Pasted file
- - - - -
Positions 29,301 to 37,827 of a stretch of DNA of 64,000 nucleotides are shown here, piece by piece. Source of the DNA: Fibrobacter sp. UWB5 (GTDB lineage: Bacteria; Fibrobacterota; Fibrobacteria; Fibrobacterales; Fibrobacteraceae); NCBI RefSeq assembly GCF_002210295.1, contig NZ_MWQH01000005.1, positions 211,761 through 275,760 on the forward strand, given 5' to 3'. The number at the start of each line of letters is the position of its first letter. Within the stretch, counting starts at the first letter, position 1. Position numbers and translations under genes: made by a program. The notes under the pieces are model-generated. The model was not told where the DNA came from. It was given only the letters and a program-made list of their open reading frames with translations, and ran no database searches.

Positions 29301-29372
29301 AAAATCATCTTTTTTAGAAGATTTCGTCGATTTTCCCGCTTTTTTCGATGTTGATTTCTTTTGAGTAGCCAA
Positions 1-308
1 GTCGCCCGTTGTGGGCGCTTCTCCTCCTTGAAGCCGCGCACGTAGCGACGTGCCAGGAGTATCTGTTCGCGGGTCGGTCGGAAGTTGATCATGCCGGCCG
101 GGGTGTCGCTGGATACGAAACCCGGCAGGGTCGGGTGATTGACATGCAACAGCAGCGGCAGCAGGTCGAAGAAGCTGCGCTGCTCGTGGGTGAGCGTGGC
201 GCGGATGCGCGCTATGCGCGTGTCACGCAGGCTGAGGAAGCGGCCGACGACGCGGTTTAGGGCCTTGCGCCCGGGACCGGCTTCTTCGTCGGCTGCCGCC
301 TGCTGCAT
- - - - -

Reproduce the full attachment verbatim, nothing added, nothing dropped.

Positions 29,301 to 37,827 of a stretch of DNA of 64,000 nucleotides are shown here, piece by piece. Source of the DNA: Fibrobacter sp. UWB5 (GTDB lineage: Bacteria; Fibrobacterota; Fibrobacteria; Fibrobacterales; Fibrobacteraceae); NCBI RefSeq assembly GCF_002210295.1, contig NZ_MWQH01000005.1, positions 211,761 through 275,760 on the forward strand, given 5' to 3'. The number at the start of each line of letters is the position of its first letter. Within the stretch, counting starts at the first letter, position 1. Position numbers and translations under genes: made by a program. The notes under the pieces are model-generated. The model was not told where the DNA came from. It was given only the letters and a program-made list of their open reading frames with translations, and ran no database searches.

Positions 29301-29372
29301 AAAATCATCTTTTTTAGAAGATTTCGTCGATTTTCCCGCTTTTTTCGATGTTGATTTCTTTTGAGTAGCCAA
Positions 1-308
1 GTCGCCCGTTGTGGGCGCTTCTCCTCCTTGAAGCCGCGCACGTAGCGACGTGCCAGGAGTATCTGTTCGCGGGTCGGTCGGAAGTTGATCATGCCGGCCG
101 GGGTGTCGCTGGATACGAAACCCGGCAGGGTCGGGTGATTGACATGCAACAGCAGCGGCAGCAGGTCGAAGAAGCTGCGCTGCTCGTGGGTGAGCGTGGC
201 GCGGATGCGCGCTATGCGCGTGTCACGCAGGCTGAGGAAGCGGCCGACGACGCGGTTTAGGGCCTTGCGCCCGGGACCGGCTTCTTCGTCGGCTGCCGCC
301 TGCTGCAT